Net neutrality: legal challenges and regulatory perspectives
First Panhellenic Congress: Personality, Press, Intellectual Property, Public Radio and Television, Electronic Communications, Personal Data
Ladies and gentlemen, First I would like to extend my thanks to the organisers from the Legal Library editing house for their kind invitation to this important event.
I understand that the audience, composed of young colleagues, is perhaps not fully aware of the complexity of the net neutrality debate. Let me then ask those falling in this category to raise their hands. Since I see this is true, I will try to address a complex issue in a very simple manner.
In the first part of my speech, I will briefly analyse the industrial and market implications of net neutrality. In the second part, I will address the legal and regulatory policy implications of net neutrality.
The industrial and market implications of net neutrality
I will try to share with you my practical experience on net neutrality that I gained as former national and European telecoms regulator, Chair of BEREC in 2013 and vice Chair in 2012 and 2011. Net neutrality is the principle according to which all Internet traffic should be treated equally by network operators independently from platform, user, terminal equipment, source and origin of the information transmitted. Data traffic explodes
According to statistics, data traffic over global telecommunications networks rises significantly every year. Google officials claim that in every minute more than 60 hours of user-generated video are uploaded on the company servers. This means that until I finish my speech more than 1000 hours of video will be added, with tremendous storage zetabyte capacity needed. You can imagine the data volume explosion every month or every year.
Social networks expand their global reach. For instance, Facebook users exceed the population of India and quickly approach the one of China. All social networks together claim around 2,5 billion users, namely almost a third of the earth 's population which amounts 7,3 billion people. All those users around the globe upload photos, exchange emails and communicate between themselves.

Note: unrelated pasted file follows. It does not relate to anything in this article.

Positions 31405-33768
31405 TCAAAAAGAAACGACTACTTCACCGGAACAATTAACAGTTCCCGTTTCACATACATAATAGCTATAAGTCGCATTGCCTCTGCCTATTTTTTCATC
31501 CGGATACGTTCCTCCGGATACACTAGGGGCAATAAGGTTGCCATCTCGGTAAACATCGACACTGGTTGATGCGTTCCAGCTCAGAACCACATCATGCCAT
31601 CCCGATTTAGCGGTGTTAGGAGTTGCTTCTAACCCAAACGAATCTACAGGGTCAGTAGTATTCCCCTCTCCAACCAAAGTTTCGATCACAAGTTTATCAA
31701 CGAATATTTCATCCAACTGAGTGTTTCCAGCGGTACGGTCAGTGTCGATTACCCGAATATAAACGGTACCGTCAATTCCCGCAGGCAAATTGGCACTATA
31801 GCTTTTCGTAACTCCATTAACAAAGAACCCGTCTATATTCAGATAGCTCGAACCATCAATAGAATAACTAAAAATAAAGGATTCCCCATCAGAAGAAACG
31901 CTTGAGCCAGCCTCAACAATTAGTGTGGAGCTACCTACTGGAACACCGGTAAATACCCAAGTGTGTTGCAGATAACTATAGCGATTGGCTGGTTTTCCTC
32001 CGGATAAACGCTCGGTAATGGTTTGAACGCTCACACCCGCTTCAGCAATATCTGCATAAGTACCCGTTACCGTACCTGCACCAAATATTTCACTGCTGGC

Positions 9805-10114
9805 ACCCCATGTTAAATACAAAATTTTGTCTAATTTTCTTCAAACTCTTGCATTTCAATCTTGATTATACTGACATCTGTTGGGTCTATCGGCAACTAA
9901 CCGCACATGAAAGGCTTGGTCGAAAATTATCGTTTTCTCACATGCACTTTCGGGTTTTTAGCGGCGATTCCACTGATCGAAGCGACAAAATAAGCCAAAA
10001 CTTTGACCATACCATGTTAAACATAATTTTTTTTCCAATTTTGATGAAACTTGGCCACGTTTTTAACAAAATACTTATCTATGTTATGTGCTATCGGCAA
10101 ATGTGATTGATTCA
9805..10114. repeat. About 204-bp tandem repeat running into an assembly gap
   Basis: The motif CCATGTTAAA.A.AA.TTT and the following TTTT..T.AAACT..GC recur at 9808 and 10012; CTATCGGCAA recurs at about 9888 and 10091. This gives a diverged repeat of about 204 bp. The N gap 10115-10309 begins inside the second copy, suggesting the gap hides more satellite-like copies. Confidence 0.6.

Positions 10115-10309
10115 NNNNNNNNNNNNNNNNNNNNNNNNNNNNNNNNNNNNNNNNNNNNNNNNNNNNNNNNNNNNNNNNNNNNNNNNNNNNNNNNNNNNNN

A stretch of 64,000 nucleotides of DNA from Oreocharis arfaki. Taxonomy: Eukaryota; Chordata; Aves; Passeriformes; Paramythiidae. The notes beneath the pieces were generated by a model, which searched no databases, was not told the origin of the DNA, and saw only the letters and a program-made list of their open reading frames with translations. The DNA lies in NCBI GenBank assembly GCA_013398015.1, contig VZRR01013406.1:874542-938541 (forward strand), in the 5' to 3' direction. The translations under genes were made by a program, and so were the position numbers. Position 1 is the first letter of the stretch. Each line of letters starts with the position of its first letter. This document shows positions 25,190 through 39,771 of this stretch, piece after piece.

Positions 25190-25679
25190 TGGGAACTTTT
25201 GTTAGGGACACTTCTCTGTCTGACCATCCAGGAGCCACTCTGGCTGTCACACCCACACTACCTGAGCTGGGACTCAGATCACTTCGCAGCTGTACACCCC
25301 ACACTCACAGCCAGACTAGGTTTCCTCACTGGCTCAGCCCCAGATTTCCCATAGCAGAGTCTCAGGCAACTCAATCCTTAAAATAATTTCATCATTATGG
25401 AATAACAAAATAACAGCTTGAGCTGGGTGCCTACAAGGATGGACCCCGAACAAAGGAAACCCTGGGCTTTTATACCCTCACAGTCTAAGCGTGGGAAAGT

Tremendous data flow creates network congestion
This data flow creates huge traffic congestion to traditional network operators managing access, voice and data connectivity. Some popular YouTube videos cashed on the providers' servers like “Gangam style“ have exceeded 2,5 billion views worldwide. Congestion is an acute problem both in fixed but much more in mobile networks, since smartphones and tablets increasingly gain popularity as communications platforms.
As a result, telecommunications pipes need constant upgrades. Investment lifecycle becomes more and more limited and amortisation periods shorter. For instance, the technological transition from 2G to 3G in mobile technology took approximately 20 years, from to 3G to 4G less than 10 years and by 2020 we expect 5G to be widely available in some regions of the world.
The clash between traditional telcos and Over The Top players
To face such tremendous data flows, traditional network providers need to constantly invest in high speed infrastructure, fixed, such as fiber to the cabinet or fiber to the home and wireless, through the acquisition of costly radio spectrum. On top of their networks ride many application service providers and search engines such as Google, Skype, Apple, Whatsapp, the so-called Over The Top players.
Offering IP-based communication and social networking services , the latter challenge business models applied by communication providers while they deprive them from valuable communications revenues emanating from their core voice or data services business. Imagine, for instance, that you use Skype to make a call from Brussels to Athens free of charge or at a marginal cost, as compared to a long distance phone call via your mobile, which would have generated income for Cosmote, Vodafone or Wind in Greece. For this reason, on the one side, the traditional telecom providers complain to the EU for over-regulation vis a vis the unregulated OTTs which create conditions of unfair competition and revenue loss. On the other hand, OTTs claim they attract customers to the network providers since access to their services is the main reason for consumers to purchase a high speed subscription or a mobile data plan. Besides, they pay networks for the peering traffic generated through the use of their services.
Striking the right balance between conflicting interests
In this context, who is right and who is wrong? How can regulators best balance those conflicting interests?
It is true that if regulators allow paid traffic prioritisation delivered by content providers to end users at a guaranteed quality, this entails a dicrimination between small users and small websites.
For instance, students than can afford a cheap subscription package will have to be satisfied with a “best effort“ internet with no guaranteed quality as opposed to heavy professional users of specialised services (such as healthcare, high definition video, connected cars, or the internet of things) using dedicated communications channels with guaranteed quality. In this regard it is obvious that speed is critical for some applications, such as healthcare or high definition video and less critical for other services such as email communications.
From an operator perspective, lack of connection speed implies jitter, latency, “frozen images“ and overall bad quality of service. From a user perspective, you can imagine, for instance, Messi scoring a goal for Barcelona against Buffon of Juventus in two weeks a time and spectators been unable to view the goal in real time due to congestion problems! Another critical issue related to net neutrality is the accessibility of user-generated content due to lack of network capacity, which could be dedicated to large providers able to pay network operators more for guaranteed quality of service. Industry trends towards consolidation